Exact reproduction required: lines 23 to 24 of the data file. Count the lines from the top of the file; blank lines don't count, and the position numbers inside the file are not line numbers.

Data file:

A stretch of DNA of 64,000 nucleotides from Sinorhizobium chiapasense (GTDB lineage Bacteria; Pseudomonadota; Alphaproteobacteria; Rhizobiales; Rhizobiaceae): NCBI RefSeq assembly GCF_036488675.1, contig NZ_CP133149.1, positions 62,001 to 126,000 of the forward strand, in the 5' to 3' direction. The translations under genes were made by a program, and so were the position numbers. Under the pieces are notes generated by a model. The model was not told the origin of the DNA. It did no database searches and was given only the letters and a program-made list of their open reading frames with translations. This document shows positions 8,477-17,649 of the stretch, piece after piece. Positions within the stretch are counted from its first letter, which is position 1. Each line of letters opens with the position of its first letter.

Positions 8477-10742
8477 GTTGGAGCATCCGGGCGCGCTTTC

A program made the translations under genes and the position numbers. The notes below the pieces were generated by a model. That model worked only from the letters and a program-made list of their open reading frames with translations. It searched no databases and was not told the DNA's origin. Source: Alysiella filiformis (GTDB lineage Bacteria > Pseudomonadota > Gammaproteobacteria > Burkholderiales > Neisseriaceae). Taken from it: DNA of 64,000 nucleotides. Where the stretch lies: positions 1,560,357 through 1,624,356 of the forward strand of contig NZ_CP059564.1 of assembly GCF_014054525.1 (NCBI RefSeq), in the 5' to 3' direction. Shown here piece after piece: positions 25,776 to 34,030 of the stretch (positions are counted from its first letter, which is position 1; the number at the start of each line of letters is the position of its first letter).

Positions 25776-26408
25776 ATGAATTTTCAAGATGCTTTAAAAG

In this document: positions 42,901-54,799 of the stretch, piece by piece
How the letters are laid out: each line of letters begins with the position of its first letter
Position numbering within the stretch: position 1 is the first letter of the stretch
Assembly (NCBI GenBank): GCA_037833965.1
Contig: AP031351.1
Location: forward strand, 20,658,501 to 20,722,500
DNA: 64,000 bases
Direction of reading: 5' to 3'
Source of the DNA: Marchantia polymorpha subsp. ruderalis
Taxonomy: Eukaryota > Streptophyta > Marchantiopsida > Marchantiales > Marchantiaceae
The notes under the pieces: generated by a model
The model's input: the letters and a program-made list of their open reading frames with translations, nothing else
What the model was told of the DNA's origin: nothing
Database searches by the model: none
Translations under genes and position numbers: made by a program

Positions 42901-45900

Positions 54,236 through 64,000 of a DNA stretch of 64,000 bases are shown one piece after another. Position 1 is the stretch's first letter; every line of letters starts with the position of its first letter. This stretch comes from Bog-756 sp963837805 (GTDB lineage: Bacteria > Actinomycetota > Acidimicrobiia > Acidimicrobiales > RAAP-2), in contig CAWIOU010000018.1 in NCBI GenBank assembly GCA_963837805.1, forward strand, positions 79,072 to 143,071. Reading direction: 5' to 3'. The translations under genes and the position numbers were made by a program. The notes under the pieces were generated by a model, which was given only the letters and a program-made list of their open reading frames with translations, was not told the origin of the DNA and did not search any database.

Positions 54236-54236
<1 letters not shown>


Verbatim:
Positions 54,236 through 64,000 of a DNA stretch of 64,000 bases are shown one piece after another. Position 1 is the stretch's first letter; every line of letters starts with the position of its first letter. This stretch comes from Bog-756 sp963837805 (GTDB lineage: Bacteria > Actinomycetota > Acidimicrobiia > Acidimicrobiales > RAAP-2), in contig CAWIOU010000018.1 in NCBI GenBank assembly GCA_963837805.1, forward strand, positions 79,072 to 143,071. Reading direction: 5' to 3'. The translations under genes and the position numbers were made by a program. The notes under the pieces were generated by a model, which was given only the letters and a program-made list of their open reading frames with translations, was not told the origin of the DNA and did not search any database.

Positions 54236-54236